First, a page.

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Poor Wee Me (2010)


Simon Powell


Simon Powell (story and screenplay)


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Credited cast:
Lee Antley Lee Antley ... Factory Worker 2
Tim Booth ... Gabriel De Souza
Anthony Crank Anthony Crank ... Jimmy
Tigga Goulding Tigga Goulding ... Auntie Mags
Stella Grundy Stella Grundy ... Jean
Michelle Holmes ... Val
Paul Hurstfield ... Gavin Brookes
Sue Jaynes Sue Jaynes ... Jenny
Lewis Marsh Lewis Marsh ... Leo
Wes Nike Wes Nike ... Gym Instructor (as Wesley Nike)
Ian Puleston-Davies ... Man of the Cloth
Danny Ryder ... Letting Agent (as Danny Stewart)
Clay Whitter Clay Whitter ... Factory Worker 1 (as Clayton Whitter)


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Release Date:

10 October 2010 (UK) See more »


Box Office


£2,000 (estimated)
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Company Credits

Production Co:

Friday Night Films See more »
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Technical Specs


Color (HDCAM)

Aspect Ratio:

2.35 : 1
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User Reviews

Poor Wee Me is the debut feature film from Simon Powell
5 October 2012 | by jimone36See all my reviews

Just before the start of tonight's cast and crew preview screening at Salford's Vue Cinema, writer and director, Simon Powell announces that the entire budget of Poor Wee Me was just £1,380. This is not an apology and is certainly in no way an excuse. It is merely a proud boast of what can be achieved with determination, perseverance and a favour or three. This is Powell's feature-length debut, following some well-received short films and was made almost entirely in Salford.

Poor Wee Me centres around forty-something Gavin (Paul Hurstfield) and his struggle to bounce back from the double whammy of the loss of his job and partner. Redundancy explains his new found unemployment, a familiar tale in recent times. The breakdown of the relationship is a far darker story, long-suffering partner, Jenny (Sue Jaynes) finally tired of his bursts of controlling rage. Ironically, it is this violent temper which sees Gavin back in employment. His reaction to a group of unruly youths in a cinema (Salford's Vue, of course) is witnessed by the boss of a debt collection agency, Gabriel De Souza (Tim Booth), who offers him a job on the spot. This pairs Gavin with Jimmy (Anthony Crank), a Performing Arts graduate, who appears to view his role as a debt collector as further acting practice. As the relationship with Jimmy develops, the dyslexic Gavin is, at the same time, teaching himself to read, getting help for his anger issues and, as a result, slowly losing his edge.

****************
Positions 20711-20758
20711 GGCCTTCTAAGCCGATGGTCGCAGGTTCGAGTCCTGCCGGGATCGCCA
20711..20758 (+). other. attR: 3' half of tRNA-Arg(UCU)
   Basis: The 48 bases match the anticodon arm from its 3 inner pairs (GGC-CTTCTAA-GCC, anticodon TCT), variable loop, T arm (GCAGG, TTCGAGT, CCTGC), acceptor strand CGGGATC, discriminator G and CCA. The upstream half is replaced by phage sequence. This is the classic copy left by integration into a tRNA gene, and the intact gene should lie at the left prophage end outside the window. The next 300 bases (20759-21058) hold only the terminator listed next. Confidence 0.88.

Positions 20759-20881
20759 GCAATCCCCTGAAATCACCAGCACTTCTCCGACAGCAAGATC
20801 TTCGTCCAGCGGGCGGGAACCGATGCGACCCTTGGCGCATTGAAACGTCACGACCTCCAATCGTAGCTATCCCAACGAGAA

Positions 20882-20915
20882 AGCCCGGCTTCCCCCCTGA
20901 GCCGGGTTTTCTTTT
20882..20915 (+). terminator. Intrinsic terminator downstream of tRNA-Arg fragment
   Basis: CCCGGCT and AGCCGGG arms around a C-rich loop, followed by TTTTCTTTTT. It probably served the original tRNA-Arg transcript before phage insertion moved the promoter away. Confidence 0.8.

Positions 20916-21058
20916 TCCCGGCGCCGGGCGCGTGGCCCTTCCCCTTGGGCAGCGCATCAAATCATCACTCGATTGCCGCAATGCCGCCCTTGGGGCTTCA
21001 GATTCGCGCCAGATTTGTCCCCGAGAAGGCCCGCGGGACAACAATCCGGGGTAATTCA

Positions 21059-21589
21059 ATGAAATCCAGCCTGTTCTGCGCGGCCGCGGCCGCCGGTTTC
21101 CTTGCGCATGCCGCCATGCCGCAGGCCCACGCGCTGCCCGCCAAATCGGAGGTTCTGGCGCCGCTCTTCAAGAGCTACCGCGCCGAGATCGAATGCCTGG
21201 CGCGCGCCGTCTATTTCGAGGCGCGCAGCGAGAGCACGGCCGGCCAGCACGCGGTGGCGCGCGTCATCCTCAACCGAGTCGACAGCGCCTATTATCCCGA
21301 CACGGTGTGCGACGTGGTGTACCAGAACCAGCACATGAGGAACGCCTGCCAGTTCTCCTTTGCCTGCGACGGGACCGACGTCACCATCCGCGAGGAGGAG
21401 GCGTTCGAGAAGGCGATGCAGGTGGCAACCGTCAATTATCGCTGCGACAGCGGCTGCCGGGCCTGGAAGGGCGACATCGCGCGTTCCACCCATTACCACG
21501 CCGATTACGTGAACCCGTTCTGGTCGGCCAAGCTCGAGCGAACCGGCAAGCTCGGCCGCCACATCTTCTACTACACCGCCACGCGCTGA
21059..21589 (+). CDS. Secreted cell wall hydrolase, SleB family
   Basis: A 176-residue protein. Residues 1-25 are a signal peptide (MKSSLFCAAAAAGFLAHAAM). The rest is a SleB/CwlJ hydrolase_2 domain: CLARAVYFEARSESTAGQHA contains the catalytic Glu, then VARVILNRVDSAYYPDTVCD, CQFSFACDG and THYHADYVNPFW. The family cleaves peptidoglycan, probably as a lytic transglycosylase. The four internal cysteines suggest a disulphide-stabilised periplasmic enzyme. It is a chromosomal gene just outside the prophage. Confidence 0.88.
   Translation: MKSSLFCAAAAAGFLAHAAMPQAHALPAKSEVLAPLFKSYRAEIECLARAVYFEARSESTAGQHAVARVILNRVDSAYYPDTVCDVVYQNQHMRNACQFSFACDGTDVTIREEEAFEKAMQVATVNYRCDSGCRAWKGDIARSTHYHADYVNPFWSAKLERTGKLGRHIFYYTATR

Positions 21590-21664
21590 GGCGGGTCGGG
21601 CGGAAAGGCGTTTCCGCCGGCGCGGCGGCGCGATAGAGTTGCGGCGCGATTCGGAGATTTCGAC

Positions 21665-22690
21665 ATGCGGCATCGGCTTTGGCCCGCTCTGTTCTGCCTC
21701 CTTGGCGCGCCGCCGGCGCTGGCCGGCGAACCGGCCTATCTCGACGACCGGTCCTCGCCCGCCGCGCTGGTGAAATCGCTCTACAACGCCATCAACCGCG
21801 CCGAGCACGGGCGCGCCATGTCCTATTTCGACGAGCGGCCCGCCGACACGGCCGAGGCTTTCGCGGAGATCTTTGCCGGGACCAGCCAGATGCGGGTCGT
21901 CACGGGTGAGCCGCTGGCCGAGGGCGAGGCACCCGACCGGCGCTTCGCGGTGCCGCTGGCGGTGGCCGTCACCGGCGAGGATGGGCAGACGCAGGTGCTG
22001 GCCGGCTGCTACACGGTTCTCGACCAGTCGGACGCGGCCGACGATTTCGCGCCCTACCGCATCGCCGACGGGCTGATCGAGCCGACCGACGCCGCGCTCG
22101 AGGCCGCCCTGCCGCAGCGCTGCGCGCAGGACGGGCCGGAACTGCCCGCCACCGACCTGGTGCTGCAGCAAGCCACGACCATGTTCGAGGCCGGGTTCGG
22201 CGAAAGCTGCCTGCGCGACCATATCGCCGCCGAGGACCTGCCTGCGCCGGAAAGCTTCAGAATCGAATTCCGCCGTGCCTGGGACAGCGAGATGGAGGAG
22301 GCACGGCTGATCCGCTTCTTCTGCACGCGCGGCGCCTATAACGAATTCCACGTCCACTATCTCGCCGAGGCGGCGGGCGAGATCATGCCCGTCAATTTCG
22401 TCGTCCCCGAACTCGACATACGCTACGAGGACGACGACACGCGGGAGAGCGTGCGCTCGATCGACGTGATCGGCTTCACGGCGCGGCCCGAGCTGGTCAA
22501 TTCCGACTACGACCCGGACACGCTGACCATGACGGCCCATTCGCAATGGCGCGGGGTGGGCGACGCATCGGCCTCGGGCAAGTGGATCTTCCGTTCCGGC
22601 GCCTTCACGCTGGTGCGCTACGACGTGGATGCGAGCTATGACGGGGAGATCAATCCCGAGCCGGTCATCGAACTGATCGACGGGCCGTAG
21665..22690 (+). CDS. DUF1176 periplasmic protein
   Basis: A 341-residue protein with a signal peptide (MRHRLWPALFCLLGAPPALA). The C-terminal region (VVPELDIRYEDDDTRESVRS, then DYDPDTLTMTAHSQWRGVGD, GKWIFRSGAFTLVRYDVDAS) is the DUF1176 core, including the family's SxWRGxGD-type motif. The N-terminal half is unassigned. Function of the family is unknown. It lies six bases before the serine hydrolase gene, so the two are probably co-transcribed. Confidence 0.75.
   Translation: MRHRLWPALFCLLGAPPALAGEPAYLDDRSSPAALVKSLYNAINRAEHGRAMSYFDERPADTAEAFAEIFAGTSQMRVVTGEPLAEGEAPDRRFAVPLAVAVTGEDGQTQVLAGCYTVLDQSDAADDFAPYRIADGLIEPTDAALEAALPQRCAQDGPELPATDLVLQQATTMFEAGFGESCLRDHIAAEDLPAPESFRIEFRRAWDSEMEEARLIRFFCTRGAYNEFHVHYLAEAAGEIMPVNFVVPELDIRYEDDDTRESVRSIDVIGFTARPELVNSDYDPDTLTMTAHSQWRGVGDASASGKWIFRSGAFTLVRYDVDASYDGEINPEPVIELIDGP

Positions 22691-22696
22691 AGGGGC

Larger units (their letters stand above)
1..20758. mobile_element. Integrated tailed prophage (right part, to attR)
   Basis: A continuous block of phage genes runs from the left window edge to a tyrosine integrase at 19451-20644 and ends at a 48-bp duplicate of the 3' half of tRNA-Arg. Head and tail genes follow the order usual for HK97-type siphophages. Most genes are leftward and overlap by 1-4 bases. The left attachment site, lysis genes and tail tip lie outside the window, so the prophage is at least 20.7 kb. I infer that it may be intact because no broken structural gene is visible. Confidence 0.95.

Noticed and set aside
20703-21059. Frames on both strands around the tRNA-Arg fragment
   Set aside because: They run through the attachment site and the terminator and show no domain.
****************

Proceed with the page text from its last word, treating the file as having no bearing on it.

Crank sparkles as Jimmy, all home-spun philosophy and menacing charm. The intensity of the performance from Hurstfield, meanwhile, ensures that the first rule of character acting is quickly achieved; you actually care what happens to Gavin.

Booth is better known as the front man of Manchester band, james. He doesn't get a huge amount of screen time but is utterly convincing as the boss of the debt collection agency and succeeds, in the short time he gets, in making De Souza entirely unlikeable. Other standout performances come from Ian Mercer, as Gavin's loyal friend, Mike, who steals the majority of the comedy moments and Mark Winstanley as Gavin's understated counsellor.

The writing, whilst unafraid of focussing on the mundane, completely avoids working-class cliché and leaves as much un-said as is possible on the big screen. This is complemented by the direction, all facial close-ups and powerful silence. The result is that Poor Wee Me is more closely allied to Shelagh Delaney's fifties kitchen sink drama A Taste Of Honey, albeit with a twenty-first century grittiness, than more recent British films.

The pivotal moment of the film, when Gavin realises that his employment by De Souza no longer suits his new state of calm, is entirely unspoken. Instead, we see Gavin, alternatively, dancing, staring into his pint and reminiscing, all sound-tracked by modern james classic, I Want To Go Home. Breathtaking stuff.

And then there is the ending, which is as un-Hollywood as it is possible to be. Recently, I was present when two former best mates met each other again in Manchester after almost a decade of no contact. They nodded at one another and then went to the pub. The finale to Poor Wee Me feels, to me, like the cinematic equivalent. OK, so some people may yearn for happily ever after, or even some kind of conclusion but don't let this put you off. This is real life, baby. Real Salford life.

Review by Mike Nuttall

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